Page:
Turkey‘s plans to build a coastal nuclear power plant close to an earthquake-prone area were strongly protested by Greece and Cyprus at a European Union summit on nuclear energy in Brussels this week, at which the 27-nation bloc agreed to a safety review of its 143 reactors. Turkey is standing firmly by plans to build three nuclear power plants in the years ahead—including one at Akkuyu on the Mediterranean coast, close to the Ecemis Fault, which an expert says could possibly generate a magnitude-7 quake. “Nuclear power for us is not an option because we are in a highly seismically active region,” Greek Prime Minister George Papandreou said in Brussels.
Akkuyu is 100 kilometers north of the island of Cyprus, which has been divided between ethnic Greeks and Turks since 1974, when Turkey invaded. Turkey says the 1,200-megawatt Russian pressurized water reactor, the VVER-1200—a new model yet to be operated anywhere in the world—will be quake-proof. Turkey has already signed a deal with Russia’s Rosatom agency for the plant’s construction. “We are in an effort to realize everything in a plan with all security measures,” Prime Minister Tayyip Recep Erdogan said. “Turkey is becoming more powerful in industry and technology day by day. It is obvious that it will be in great need of power.”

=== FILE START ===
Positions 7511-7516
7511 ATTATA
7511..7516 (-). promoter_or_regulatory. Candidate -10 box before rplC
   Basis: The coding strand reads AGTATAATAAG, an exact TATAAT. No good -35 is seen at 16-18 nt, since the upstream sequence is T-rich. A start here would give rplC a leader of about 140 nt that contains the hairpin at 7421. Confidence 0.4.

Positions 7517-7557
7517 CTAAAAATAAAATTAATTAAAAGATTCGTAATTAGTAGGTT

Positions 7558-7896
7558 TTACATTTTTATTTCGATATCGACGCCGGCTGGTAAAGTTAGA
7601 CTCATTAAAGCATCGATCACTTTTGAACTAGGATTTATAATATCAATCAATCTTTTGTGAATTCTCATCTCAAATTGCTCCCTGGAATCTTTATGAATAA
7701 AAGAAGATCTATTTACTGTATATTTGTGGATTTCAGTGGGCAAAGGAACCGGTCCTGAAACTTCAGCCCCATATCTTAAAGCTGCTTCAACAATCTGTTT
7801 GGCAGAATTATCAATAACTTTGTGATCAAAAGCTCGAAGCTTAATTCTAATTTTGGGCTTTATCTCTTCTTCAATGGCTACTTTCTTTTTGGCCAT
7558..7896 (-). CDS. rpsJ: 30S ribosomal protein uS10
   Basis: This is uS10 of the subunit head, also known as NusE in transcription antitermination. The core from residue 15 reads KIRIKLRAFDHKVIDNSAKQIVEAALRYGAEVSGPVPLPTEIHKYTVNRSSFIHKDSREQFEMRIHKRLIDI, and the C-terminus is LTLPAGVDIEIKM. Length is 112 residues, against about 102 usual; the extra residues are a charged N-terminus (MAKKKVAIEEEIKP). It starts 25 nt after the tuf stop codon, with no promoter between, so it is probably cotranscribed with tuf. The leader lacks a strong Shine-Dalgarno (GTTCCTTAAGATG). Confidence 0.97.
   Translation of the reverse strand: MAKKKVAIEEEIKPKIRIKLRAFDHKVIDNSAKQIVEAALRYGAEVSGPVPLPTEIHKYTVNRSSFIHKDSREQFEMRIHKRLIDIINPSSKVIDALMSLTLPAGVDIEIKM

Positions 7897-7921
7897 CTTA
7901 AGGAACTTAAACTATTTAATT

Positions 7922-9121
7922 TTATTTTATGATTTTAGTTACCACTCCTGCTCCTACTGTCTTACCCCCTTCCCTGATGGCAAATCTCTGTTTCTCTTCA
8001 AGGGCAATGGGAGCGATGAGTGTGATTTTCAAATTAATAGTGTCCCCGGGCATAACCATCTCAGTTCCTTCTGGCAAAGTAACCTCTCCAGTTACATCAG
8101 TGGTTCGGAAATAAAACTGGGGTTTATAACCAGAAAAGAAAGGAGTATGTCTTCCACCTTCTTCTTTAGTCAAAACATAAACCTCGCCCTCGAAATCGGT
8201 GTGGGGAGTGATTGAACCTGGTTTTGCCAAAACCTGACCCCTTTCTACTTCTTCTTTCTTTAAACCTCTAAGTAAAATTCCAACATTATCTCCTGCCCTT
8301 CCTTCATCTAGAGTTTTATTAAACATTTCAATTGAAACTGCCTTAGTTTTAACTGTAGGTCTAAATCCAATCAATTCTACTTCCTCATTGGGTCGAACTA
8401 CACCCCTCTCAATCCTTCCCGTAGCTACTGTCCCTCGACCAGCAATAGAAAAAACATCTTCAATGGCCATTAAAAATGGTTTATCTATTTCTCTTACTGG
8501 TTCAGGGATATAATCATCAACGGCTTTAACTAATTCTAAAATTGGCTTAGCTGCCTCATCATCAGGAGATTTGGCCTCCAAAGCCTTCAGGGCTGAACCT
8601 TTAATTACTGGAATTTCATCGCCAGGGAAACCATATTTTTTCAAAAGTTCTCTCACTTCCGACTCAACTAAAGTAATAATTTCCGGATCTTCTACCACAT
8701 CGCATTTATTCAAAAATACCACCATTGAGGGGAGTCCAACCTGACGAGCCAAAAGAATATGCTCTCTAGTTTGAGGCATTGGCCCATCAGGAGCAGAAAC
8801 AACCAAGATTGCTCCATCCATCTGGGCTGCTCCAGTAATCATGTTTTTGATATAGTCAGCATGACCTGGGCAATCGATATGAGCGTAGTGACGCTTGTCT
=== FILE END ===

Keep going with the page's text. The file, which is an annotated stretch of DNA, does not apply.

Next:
Erdogan has repeatedly downplayed nuclear risks since the Fukushima disaster began in Japan, saying that all technology has risks. “In that case, let’s not bring gas canisters to our homes, let’s not install natural gas, let’s not stream crude oil through our country,” he said a few days after the Fukushima accident. “I wonder whether those who oppose nuclear energy do not use computers or watch television because of the radiation risk?”
Turkey’s neighbors Armenia (which suffered a devastating earthquake in 1988) and Bulgaria (which has experienced a spate of small earthquakes this year) already have nuclear plants. (AP, April 1)
Inspectors from the International Atomic Energy Agency (IAEA) on April 1 visited the Homs acid purification facility in western Syria as part of an ongoing probe of the country’s suspected nuclear activities. The plant produces uranium ore as a byproduct, which with further processing could be used as nuclear fuel. Syria denies any nuclear weapons ambitions, but continues to deny UN inspectors the right to visit the Dair Alzour site bombed by Israel in 2007, where it is suspected that an undeclared nuclear reactor was under construction. (VOA, Reuters, April 1)